"As we prepare to return to play and represent you in the Stanley Cup Qualifiers in Edmonton, we want our fans to be very clear on what it means to be part of the Blackhawks family, regardless of whether we can be together in the arena. We have always maintained an expectation that our fans uphold an atmosphere of respect, and after extensive and meaningful conversations with our Native American Parters, we have decided to formalize those expectations," the statement read.
"Moving forward, headdresses will be prohibited for fans entering Blackhawks-sanctioned events or the United Center when Blackhawks home games resume. These symbols are sacred, traditionally reserved for leaders who have earned a place of great respect in their Tribe, and should not be generalized or used as a costume or for every day wear."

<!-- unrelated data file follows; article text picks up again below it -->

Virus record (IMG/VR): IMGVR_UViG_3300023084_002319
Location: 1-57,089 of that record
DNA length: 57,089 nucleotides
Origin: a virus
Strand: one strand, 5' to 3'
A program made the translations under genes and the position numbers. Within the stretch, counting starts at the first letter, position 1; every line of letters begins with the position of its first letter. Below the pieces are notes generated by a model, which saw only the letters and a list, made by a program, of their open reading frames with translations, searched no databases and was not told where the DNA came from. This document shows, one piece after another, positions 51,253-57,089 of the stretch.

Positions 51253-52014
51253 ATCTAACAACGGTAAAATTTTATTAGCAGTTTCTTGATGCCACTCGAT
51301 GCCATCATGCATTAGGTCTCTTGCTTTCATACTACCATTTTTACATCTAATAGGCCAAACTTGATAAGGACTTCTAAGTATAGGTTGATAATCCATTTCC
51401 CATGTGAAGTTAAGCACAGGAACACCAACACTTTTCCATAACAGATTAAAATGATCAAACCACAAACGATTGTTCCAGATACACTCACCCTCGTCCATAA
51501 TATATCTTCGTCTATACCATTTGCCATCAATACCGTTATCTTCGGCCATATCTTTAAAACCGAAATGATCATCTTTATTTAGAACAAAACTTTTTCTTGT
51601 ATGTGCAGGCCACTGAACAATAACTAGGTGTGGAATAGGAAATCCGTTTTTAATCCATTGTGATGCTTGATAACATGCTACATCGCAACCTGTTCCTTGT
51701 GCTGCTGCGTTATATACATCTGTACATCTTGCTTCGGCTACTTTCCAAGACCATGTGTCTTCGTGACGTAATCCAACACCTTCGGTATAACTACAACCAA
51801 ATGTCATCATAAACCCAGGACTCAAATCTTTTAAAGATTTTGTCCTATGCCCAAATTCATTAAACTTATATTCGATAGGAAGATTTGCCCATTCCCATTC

The Blackhawks released a statement earlier in July regarding their team name and logo, stating the organization will keep their name, but make a concerted effort to "expand awareness" toward the contributions of Native Americans.
Chicago has worn numerous variations of the same logo since the club's inception in 1926. The name was tweaked from "Black Hawks" to its current form in 1986.
The NFL's Washington Football Team and CFL's Edmonton Football Team recently announced they'd undergo name changes after previously sporting monikers offensive to Indigenous people. The MLB's Cleveland Indians have stated they're open to discussing a name change as well, but haven't done so to this point.